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He's not the only one. So is there a trick to stopping those eyelids from suddenly feeling so, so heavy? Meeting-induced sleepiness - it happens to the best of us.
Mr Ross is the latest politician to be criticised for being reportedly unable to "stop falling asleep in meetings" at his department, according to Politico. But his staff denied his focus was so erratic that long meetings were avoided.
So how can you avoid the tempting pull of sleep during your next meeting - and how might you keep everyone awake the next time you have to lead one? Elise Keith, founder of Lucid Meetings, a US-based meeting coaching company, says that while time preferences may vary among individuals, research indicates that some periods may be better for achieving certain goals.
When impressing people is important - like status updates, sales demos, interviews - the morning, "when sharpness and enthusiasm are at their height", is best. And of course, never do meetings in the "dead zone" period - right after lunch. UK-based author and workplace culture expert Judi James, however, says the exact time "matters less than we think" and ensuring a meeting has a clearly stated end time is more important. While some sessions must take place wherever the work can get done, meeting in unconventional locations can help boost creativity.
Standing meetings - where, as the name suggests, participants talk without sitting down - have also been praised by many efficiency experts for keeping things efficient. Ms Keith suggests walking meetings or spaces outside for more creative sessions. Ensuring a clear agenda is a common piece of advice from productivity gurus. Annette Catino, a healthcare executive and entrepreneur, told the New York Times an agenda was essential, "because if I don't know why we're in the meeting, and you don't know why we're there, then there's no reason for a meeting".
And if you're not certain who should be there? Make the meetings optional and see who shows, Ms Keith suggests. Ms James recommends standing up from your desk every half-hour or to stretch and "invigorate" yourself throughout the day. While Ms James suggests turning down hot drinks or carb-heavy snacks before a meeting if you are prone to drowsiness, Ms Keith says the right kind of snacks can help improve meeting culture.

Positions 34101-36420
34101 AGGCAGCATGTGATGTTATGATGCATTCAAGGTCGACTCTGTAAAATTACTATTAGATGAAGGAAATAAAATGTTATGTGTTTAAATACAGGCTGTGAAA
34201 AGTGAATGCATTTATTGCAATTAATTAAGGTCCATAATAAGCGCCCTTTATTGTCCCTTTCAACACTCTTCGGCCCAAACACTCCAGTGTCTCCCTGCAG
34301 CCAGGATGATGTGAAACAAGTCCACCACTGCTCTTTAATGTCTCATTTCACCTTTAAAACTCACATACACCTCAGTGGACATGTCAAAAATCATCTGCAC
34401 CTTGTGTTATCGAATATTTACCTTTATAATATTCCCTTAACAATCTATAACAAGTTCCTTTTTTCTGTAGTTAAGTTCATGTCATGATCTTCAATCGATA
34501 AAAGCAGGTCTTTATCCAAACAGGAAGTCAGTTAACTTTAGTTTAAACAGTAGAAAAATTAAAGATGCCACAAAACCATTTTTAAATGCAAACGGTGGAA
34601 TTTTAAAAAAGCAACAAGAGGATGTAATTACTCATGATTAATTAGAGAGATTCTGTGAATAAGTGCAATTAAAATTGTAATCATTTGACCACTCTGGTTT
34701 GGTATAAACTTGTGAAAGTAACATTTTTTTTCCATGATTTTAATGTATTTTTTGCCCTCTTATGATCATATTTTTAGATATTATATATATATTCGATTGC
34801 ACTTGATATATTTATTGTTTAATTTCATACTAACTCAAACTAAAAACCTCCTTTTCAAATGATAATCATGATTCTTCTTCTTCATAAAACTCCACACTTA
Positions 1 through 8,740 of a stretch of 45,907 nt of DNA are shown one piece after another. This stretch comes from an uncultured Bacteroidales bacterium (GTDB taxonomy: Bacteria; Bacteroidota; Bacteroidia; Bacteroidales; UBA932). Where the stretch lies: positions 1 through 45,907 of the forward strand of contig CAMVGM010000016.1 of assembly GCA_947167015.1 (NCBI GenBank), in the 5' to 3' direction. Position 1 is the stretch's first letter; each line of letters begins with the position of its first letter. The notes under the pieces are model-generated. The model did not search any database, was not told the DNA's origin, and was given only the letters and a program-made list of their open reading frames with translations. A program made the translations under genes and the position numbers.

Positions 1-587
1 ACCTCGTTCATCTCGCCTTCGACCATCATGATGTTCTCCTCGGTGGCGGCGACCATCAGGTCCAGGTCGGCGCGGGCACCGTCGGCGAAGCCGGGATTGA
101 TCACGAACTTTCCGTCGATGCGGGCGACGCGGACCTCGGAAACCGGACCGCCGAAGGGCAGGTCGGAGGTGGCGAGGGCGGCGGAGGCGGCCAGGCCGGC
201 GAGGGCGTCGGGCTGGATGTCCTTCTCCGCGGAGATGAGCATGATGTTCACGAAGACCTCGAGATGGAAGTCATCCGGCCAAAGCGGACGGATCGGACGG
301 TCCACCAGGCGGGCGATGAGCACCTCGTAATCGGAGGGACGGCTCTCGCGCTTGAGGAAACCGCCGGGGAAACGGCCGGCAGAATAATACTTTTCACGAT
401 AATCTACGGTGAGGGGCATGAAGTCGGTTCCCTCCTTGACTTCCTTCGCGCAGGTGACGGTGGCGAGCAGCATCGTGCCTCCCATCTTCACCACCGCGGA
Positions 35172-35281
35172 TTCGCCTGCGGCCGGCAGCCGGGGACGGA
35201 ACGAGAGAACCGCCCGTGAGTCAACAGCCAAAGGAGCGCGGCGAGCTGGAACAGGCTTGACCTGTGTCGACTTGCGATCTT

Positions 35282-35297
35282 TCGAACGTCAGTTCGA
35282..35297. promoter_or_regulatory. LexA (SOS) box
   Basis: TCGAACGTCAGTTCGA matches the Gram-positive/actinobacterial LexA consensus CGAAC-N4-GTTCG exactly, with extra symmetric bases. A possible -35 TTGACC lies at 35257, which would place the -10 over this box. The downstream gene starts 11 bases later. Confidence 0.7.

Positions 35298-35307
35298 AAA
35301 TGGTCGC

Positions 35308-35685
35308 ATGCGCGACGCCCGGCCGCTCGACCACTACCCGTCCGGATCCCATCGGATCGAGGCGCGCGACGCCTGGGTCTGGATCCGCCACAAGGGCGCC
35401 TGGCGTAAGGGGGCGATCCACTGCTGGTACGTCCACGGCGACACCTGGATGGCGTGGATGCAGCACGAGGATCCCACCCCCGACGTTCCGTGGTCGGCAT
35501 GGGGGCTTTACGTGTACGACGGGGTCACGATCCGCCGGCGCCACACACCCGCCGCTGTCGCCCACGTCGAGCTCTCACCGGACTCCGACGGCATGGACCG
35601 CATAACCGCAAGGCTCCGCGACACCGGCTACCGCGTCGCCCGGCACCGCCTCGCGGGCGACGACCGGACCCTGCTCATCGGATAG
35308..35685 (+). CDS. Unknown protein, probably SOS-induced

Snacks can keep people alert, for one thing, but are also a "symbol of caring" in many cultures. Why not show the people there that they are cared for, they belong, their wellbeing is something that matters to you?
Of course, avoiding loud or smelly snacks is important, as is being mindful of participants' dietary restrictions. Putting it simply - you can't fall asleep if you're participating.
Ms James also suggests making active body language contributions - "noduse eye contact, and non-verbal responses to what you hear". Taking notes can also be helpful in keeping your brain alert. You can help other people be heard and ask questions. For leaders, Ms James says make sure to adhere to the agenda and only the agenda - tacking on "other business", she warns, is "when the bores kick off". Ms Keith's fidgeting tool of choice is a pipe cleaner - simple, and quiet, if a little odd. Doodling is another longstanding go-to for bored meeting goers, but Ms James says it can make you even more drowsy.
Sometimes, it may just take a pinch on your own arm instead, she adds. Both Ms James and Ms Keith agree, if you succumb to sleep, it may be best to leave.
And if you notice a colleague drifting off, only nudge them awake if you are friends. And after any such meeting, Ms Keith emphasises the importance of providing honest feedback. Reporting by Ritu Prasad. Whenever I feel I am beginning to doze in meetings, I immediately imagine my worst fear, which, for me, is being trapped in rubble after an earthquake. The adrenaline rush wakes me immediately. Old lawyer trick - lift one foot off the ground and you cannot fall asleep.
Works when driving as well. Dan Todd, Tennessee, US. Eat Chinese salty plums. Really make you sit up and take notice.
Judith Clark, Massachusetts, US. Drinking sips of water, I find, helps. Also chewing gum. I find it impossible to sleep whilst chewing! Andrew Halley, Cambridge, UK. My motto on meeting is: time limited and short. Staff have just two minutes or less to talk and I ask for bullet points They only need to report on an exceptional issue, not what they are doing as part of their job Lastly, keeping to a small group is the most productive way to go.
Subrat Das, Bamako, Mali. If this happens to me I always say 'amen' upon waking, so that I can say I was praying and not sleeping. Grant H, Idaho, US. How to nap successfully at work. Why I hate meetings - and how to make them better.
How to take the perfect nap. The right time Be prepared. Stay alert throughout the day.
How to nap successfully at work How long is the ideal nap? To snack or not to snack? Fidget away. When all else fails, keeping your hands busy can help. And if you do happen to nod off? Here is a selection of your comments:.
Related Topics. More on this story. Published 10 January Published 23 October Published 8 MarchAwake need some company
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What's the best way to stay awake in meetings?